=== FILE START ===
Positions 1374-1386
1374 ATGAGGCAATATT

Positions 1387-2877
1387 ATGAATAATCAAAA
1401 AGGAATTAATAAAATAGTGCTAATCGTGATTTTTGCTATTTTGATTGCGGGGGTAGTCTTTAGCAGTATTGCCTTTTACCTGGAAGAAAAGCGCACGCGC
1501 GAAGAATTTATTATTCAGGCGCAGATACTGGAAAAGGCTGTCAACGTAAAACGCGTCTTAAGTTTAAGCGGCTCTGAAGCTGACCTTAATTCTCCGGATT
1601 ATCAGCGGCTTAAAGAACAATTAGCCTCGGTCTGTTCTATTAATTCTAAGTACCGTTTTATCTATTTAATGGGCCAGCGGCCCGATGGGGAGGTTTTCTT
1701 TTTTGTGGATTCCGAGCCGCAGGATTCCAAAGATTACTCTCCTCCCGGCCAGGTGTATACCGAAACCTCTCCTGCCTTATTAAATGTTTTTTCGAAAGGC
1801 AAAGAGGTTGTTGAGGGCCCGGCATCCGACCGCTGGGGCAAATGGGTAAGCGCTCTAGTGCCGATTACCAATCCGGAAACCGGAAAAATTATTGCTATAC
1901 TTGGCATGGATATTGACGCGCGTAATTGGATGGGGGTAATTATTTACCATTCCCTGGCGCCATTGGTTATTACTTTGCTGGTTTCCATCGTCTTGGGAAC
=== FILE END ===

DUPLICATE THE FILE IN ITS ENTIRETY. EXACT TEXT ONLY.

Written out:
Positions 1374-1386
1374 ATGAGGCAATATT

Positions 1387-2877
1387 ATGAATAATCAAAA
1401 AGGAATTAATAAAATAGTGCTAATCGTGATTTTTGCTATTTTGATTGCGGGGGTAGTCTTTAGCAGTATTGCCTTTTACCTGGAAGAAAAGCGCACGCGC
1501 GAAGAATTTATTATTCAGGCGCAGATACTGGAAAAGGCTGTCAACGTAAAACGCGTCTTAAGTTTAAGCGGCTCTGAAGCTGACCTTAATTCTCCGGATT
1601 ATCAGCGGCTTAAAGAACAATTAGCCTCGGTCTGTTCTATTAATTCTAAGTACCGTTTTATCTATTTAATGGGCCAGCGGCCCGATGGGGAGGTTTTCTT
1701 TTTTGTGGATTCCGAGCCGCAGGATTCCAAAGATTACTCTCCTCCCGGCCAGGTGTATACCGAAACCTCTCCTGCCTTATTAAATGTTTTTTCGAAAGGC
1801 AAAGAGGTTGTTGAGGGCCCGGCATCCGACCGCTGGGGCAAATGGGTAAGCGCTCTAGTGCCGATTACCAATCCGGAAACCGGAAAAATTATTGCTATAC
1901 TTGGCATGGATATTGACGCGCGTAATTGGATGGGGGTAATTATTTACCATTCCCTGGCGCCATTGGTTATTACTTTGCTGGTTTCCATCGTCTTGGGAAC